Autism isn’t just a social thing. It’s a thing that’s there in the back of your mind and it’s always there. It tends to inhibit your ability to socialize and read social situations. But that doesn’t mean that it’s the end. With enough work, any person with Autism can have perfectly normal relationships. Want to get married? Sure! Want to do well with education? Well that’s easier for us. All I wanted to know when I first got diagnosed was to know that other people were in my boat, I needed to know I wasn’t alone. So that’s what I’m going to tell you. A diagnosis of autism isn’t the end, it’s the start of something, and an explanation for all of your weird behaviours – it opens doors. It actually makes you look more hireable; companies want people with Autism so that they can experience how amazing our brains are.
’ll use a metaphor that helped me.
We aren’t weird, our brains just run on a different operating system; everyone else uses windows, people develop it and it comes readily sorted. We’re on Linux, we develop it. We are the only people who can make us socialise well. So you may want to give up on the world, declare society a scam, heaven knows I did. But that’s no good for anyone, even if you get drained from a conversation with the postman. There is hope. And there are others like us, and your interests? Others have them; they aren’t weird.
You. Are. Awesome.
THE ELEPHANT IN THE ROOM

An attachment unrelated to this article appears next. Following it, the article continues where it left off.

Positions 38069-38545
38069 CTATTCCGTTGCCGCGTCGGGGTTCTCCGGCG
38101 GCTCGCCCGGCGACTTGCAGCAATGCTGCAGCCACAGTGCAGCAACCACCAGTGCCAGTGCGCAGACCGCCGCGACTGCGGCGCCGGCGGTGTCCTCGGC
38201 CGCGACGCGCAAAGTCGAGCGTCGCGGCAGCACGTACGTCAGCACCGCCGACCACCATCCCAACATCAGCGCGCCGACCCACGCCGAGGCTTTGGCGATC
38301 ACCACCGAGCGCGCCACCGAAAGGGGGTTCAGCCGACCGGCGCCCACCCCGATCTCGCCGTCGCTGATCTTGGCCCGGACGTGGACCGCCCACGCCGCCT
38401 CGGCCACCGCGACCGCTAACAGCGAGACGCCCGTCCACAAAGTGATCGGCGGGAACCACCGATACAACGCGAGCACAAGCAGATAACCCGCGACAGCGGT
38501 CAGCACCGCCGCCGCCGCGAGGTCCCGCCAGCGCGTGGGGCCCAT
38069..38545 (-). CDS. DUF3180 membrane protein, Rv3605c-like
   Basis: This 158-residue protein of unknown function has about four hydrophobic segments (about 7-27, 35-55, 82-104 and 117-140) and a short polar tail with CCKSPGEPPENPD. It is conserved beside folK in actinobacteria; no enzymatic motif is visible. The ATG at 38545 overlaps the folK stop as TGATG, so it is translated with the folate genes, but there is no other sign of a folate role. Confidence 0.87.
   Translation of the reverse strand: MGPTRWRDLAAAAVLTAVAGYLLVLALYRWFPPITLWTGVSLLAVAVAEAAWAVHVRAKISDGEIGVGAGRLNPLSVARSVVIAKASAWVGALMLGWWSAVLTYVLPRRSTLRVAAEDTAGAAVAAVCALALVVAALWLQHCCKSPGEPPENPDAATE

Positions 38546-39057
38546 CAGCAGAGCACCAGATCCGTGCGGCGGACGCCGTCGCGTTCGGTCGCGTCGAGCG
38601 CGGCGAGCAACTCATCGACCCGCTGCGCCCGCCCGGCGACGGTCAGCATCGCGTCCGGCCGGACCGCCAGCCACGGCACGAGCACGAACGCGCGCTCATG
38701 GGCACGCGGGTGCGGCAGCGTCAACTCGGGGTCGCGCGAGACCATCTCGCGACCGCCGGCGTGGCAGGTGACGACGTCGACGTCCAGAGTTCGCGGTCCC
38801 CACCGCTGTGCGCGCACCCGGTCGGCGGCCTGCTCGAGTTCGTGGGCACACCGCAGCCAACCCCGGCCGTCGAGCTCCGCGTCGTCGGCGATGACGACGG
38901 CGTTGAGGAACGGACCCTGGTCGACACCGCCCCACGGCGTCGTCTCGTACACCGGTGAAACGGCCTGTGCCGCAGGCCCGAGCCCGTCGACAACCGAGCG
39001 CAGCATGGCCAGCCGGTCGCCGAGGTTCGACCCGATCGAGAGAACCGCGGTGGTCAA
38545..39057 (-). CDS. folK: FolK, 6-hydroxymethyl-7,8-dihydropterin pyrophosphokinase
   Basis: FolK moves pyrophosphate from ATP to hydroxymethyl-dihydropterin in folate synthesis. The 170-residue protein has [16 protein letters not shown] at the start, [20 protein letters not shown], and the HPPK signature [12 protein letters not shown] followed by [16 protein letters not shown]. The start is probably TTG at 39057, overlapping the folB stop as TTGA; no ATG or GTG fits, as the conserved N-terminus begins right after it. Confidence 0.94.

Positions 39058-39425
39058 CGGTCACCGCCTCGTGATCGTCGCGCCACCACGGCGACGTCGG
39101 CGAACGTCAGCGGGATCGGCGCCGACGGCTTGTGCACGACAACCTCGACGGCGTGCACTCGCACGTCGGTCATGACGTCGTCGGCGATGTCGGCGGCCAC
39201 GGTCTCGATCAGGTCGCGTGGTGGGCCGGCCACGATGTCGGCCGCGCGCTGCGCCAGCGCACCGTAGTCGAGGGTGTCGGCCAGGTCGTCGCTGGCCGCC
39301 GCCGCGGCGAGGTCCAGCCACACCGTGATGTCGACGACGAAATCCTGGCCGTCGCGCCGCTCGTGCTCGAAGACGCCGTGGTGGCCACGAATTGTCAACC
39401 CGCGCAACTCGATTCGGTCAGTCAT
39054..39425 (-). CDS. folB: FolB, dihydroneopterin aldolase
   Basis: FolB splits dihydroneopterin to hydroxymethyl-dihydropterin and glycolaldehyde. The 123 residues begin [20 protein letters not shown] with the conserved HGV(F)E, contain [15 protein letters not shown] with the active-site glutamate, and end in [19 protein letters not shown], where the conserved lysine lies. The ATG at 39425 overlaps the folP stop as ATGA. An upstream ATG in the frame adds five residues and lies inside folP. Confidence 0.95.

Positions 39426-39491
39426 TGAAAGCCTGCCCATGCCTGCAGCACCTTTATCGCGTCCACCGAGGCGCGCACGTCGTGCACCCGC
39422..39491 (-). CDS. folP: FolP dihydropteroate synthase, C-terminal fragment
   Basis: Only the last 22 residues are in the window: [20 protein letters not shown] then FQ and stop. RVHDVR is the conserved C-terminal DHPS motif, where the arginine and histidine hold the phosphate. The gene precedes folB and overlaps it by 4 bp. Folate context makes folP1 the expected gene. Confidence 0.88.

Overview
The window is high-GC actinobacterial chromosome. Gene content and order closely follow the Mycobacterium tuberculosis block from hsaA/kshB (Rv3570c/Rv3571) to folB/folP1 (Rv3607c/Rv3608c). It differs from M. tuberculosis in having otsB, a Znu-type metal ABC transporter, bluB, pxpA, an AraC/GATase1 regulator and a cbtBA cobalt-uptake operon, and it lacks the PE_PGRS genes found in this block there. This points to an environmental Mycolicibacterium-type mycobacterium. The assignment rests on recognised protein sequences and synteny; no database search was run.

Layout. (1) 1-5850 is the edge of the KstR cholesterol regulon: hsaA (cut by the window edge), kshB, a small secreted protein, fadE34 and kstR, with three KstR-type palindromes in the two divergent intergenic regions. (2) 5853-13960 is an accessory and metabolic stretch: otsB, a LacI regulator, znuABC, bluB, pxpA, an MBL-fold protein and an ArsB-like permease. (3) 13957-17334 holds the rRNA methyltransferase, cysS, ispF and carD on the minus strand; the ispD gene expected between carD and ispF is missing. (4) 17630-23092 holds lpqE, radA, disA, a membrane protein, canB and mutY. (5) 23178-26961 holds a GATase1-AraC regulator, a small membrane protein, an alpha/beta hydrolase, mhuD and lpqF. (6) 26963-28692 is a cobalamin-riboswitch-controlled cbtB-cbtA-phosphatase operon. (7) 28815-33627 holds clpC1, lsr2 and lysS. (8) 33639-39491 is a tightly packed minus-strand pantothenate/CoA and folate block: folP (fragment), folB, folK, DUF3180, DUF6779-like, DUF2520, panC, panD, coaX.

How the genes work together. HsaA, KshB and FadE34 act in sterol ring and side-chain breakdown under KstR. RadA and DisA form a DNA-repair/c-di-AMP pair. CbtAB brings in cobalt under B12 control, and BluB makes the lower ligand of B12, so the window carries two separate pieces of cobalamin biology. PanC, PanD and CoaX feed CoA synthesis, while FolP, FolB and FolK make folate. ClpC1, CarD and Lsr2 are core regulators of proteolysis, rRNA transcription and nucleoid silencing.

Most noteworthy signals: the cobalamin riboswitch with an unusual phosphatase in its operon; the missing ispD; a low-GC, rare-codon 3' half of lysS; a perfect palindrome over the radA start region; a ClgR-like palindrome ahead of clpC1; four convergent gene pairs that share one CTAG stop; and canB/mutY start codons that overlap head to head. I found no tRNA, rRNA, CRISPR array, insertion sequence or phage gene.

When I was about a year old my parents noticed that I wasn’t rolling over. So they decided to go to the hospital to check I was okay. The doctors scanned my brain did some tests and that’s when we got told that I had CP, the doctors then proceeded to explain that it was probably due to the fact I had a lack of oxygen to my brain during birth, not to mention I was three months premature.
No one knew how severely I would be affected by the CP but what they did know was whatever affect it had on me that’s what I would be stuck with because it was brain damage and therefore wouldn’t get worse over time which was definitely a big relief on my parents end.
By the age of four I was in a wheelchair full time and I started to notice that I was different from the other kids at school.
I remember coming home one day and asking my dad what was wrong with me. He sat down next to me and said, “Hannah your brain and your legs are in a fight and they don’t want to talk to each other”. That answer seemed to make perfect sense in my little four-year-old brain. I asked if “I would ever be able to walk”.
I remember him saying “no” but I don’t remember being particularly phased by his answer I responded with an oh, ok and a cheery face and then just started to get on with life I suppose.
So my disability is a learning disability. my life with a disability can be hard at times but it can be awesome. so the bad things for me are that it’s hard to understand people who talk way to fast. I can only learn visually and sometimes teachers don’t understand how difficult it is for me to learn and they will get on at me but I just tell them hi I only learn visually Beacuse it means I can see the good things are that I’m unique and it makes me the person I am today how I deal with my challenges is by telling people to slow down how fast they are talking telling them I learn slower than them what I have learned from being disabled is that we’re all the same no matter disability or no disability and also my accomplishment are that I’m a para swimmer so I swim at Scottish and British and international competitions and that shows that we can all get some where and if you want to talk more about it contact me on Snapchat or instagram Snapchat username is dcswimming13 Instagram is official_dylan_bleakley.